When we talk about leadership development, we usually think about training. We have this idea that the more we train, the better the leaders will be. This is not true. Training apart from serving is meaningless. Leaders don’t care about dealing with a difficult person in their group in a training meeting six months before their group starts. They care about dealing with a difficult person, when they have one in their group.
“The biggest change for me between coddling our people
and creating groups for them
versus commissioning our people and challenging them
to form their own groups was in my own thinking.”
– Allen White –
LifeLetter Cafe: What are the typical barriers to getting past the idea of a church body is not so much “an audience to be served but an army to be empowered’?
Allen White: Who likes audiences? Speakers like audiences. Performers like audiences. After all, isn’t the audience proof of the speaker’s talent? I don’t want people to give up on worship services. But, what are we leading our people toward? Are bigger auditoriums and larger audiences transforming lives? Yes and no. Yes, the Gospel is being proclaimed and people are being encouraged. But, no, in that, once we leave the doors on the auditorium we’re on our own to work all of this out, or we just become more preoccupied with the worries of life.
In the 1980’s and 1990’s, churches began to create worship environments to reach their communities. We call this theattractional model, and it worked for Baby Boomers. We invited them to come in, then sit back, relax, and enjoy the service. I’ve said those words. Then, we asked them to serve, they said, “No thanks.” We had invited them to come to church and be comfortable, and they took us up on it. Today, ministry to Baby Boomers is called “Senior Adult Ministry.” While we love our seniors, Senior Adult Ministry has never been the future of the church.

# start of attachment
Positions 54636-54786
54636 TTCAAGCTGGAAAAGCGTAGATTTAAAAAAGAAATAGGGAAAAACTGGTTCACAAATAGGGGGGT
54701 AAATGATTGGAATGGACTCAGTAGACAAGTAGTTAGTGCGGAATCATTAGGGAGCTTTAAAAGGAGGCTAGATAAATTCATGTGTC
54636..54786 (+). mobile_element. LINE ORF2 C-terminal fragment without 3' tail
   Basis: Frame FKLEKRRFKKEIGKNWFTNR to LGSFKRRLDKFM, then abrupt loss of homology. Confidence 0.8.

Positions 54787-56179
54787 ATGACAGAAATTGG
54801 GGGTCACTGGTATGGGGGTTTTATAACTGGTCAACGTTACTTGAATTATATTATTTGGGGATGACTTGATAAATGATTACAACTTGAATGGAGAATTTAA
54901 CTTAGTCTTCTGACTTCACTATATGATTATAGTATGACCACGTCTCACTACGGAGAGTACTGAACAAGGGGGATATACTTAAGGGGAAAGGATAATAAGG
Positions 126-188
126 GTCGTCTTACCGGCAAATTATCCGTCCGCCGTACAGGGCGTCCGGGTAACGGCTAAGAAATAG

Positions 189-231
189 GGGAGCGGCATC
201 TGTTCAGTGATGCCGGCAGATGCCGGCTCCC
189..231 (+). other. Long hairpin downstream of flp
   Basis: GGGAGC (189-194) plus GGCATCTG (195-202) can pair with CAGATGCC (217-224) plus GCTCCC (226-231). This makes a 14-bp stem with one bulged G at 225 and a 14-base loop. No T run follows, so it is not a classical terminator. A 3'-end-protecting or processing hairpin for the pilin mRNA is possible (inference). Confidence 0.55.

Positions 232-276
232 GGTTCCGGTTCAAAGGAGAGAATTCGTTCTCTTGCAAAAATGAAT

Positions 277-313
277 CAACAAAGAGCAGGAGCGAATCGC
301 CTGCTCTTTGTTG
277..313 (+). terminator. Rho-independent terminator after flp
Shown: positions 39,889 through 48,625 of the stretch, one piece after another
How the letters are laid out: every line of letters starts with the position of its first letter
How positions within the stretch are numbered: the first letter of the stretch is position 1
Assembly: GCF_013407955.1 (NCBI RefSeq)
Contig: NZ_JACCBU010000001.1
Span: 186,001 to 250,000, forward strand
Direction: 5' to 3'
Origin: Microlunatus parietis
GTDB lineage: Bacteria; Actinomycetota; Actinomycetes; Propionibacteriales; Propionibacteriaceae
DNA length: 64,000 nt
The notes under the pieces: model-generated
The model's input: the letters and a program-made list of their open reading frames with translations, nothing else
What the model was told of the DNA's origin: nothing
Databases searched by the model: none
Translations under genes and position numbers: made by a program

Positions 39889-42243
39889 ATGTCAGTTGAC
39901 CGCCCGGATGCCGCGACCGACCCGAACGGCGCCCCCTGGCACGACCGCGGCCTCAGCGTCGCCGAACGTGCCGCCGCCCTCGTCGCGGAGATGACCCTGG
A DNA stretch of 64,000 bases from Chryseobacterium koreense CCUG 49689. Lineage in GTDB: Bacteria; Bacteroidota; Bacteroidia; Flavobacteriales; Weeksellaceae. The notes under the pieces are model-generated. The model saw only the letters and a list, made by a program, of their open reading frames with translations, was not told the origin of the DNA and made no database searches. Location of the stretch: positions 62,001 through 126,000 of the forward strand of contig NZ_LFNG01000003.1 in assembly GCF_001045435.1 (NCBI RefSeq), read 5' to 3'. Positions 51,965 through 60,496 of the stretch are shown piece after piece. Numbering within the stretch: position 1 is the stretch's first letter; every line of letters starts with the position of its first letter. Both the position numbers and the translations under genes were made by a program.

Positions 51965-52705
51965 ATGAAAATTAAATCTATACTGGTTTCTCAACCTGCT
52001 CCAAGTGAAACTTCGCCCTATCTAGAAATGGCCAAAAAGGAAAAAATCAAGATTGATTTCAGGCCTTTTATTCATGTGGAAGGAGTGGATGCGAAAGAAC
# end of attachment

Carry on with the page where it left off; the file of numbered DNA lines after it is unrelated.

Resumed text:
The church is not as “attractive” as it used to be. The direction has changed. Instead of bringing folks to church, we, as the church, go to them – not on contrived service days in matching t-shirts – we love our neighbors as ourselves. What neighbors? The ones in our neighborhoods. We can commission the entire church to love their neighbors. We can commission the whole church to go and make disciples by gathering a group of friends and doing a Bible study.
I’m going to try to be careful here, but I am a native Kansan, who tends to be very direct. Some pastors don’t want to empower their people because they need their people to be dependent on them. They like to be liked. So here’s the Kansan coming out — some pastors are co-dependent on their congregations. They need to be needed. The fear is if I release my congregation to do the work of the ministry: (1) They might do it wrong — they’re not trained, but also (2) they might not need their pastor as much anymore.
This answer has gone long, but the biggest change for me between coddling our people and creating groups for them versus commissioning our people and challenging them to form their own groups was in my own thinking. The only thing that kept our people dependent on me instead of giving them permission to start a group were my own fears and need for control. Once I let go of that, groups took off like a rocket.